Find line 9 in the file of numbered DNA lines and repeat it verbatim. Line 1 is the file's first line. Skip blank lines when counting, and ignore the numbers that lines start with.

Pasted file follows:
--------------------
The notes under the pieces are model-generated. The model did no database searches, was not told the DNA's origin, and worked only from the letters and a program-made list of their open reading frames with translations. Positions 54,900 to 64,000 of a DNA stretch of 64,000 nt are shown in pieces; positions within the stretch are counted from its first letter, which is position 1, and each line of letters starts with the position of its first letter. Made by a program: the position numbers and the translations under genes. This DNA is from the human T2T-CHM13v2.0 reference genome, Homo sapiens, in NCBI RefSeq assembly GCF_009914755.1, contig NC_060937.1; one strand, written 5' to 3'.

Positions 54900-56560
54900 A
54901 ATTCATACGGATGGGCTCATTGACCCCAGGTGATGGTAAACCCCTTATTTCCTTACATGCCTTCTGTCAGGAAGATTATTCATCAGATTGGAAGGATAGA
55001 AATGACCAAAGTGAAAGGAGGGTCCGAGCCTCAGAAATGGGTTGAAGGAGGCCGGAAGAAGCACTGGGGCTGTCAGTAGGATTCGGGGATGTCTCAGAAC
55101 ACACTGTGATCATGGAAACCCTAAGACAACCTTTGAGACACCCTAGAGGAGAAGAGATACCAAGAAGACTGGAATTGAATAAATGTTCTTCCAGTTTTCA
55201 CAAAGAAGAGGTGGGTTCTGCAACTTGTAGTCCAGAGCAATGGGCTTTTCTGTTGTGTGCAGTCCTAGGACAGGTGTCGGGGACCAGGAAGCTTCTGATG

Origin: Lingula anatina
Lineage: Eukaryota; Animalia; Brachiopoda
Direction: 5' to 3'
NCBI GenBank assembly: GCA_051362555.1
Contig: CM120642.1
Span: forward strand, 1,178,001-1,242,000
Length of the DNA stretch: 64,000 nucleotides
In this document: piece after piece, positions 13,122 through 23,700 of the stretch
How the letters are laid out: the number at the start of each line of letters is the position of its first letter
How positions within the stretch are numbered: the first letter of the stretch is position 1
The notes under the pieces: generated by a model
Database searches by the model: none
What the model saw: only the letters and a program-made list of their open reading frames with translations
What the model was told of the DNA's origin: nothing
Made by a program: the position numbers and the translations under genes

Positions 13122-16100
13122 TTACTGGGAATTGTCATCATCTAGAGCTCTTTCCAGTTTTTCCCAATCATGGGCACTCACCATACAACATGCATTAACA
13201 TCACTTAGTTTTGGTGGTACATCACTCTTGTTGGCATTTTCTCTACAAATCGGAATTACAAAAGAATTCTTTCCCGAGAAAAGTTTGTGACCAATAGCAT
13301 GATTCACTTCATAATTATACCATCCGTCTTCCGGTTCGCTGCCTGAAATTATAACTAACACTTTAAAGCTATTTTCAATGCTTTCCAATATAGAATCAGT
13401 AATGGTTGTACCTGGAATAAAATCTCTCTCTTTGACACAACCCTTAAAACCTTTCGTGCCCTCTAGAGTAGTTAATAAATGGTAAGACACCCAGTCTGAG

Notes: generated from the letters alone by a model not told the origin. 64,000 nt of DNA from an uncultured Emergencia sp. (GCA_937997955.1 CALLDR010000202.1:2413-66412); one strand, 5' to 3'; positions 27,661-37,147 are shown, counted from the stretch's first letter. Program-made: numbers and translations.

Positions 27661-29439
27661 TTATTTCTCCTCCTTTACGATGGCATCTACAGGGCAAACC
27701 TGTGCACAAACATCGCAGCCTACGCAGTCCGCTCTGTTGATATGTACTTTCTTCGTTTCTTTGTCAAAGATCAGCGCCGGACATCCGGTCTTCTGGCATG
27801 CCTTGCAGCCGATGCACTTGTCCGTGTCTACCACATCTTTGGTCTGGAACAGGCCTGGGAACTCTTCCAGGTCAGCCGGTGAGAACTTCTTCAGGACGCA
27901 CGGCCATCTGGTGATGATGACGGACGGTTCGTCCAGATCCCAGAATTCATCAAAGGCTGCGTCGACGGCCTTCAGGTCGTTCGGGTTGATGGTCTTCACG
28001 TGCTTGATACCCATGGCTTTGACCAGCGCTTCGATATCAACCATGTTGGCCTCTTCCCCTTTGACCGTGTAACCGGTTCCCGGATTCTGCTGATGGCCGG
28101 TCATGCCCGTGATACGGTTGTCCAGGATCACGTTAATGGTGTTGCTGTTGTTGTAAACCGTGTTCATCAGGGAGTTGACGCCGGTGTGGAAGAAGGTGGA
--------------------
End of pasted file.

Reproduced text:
Lineage: Eukaryota; Animalia; Brachiopoda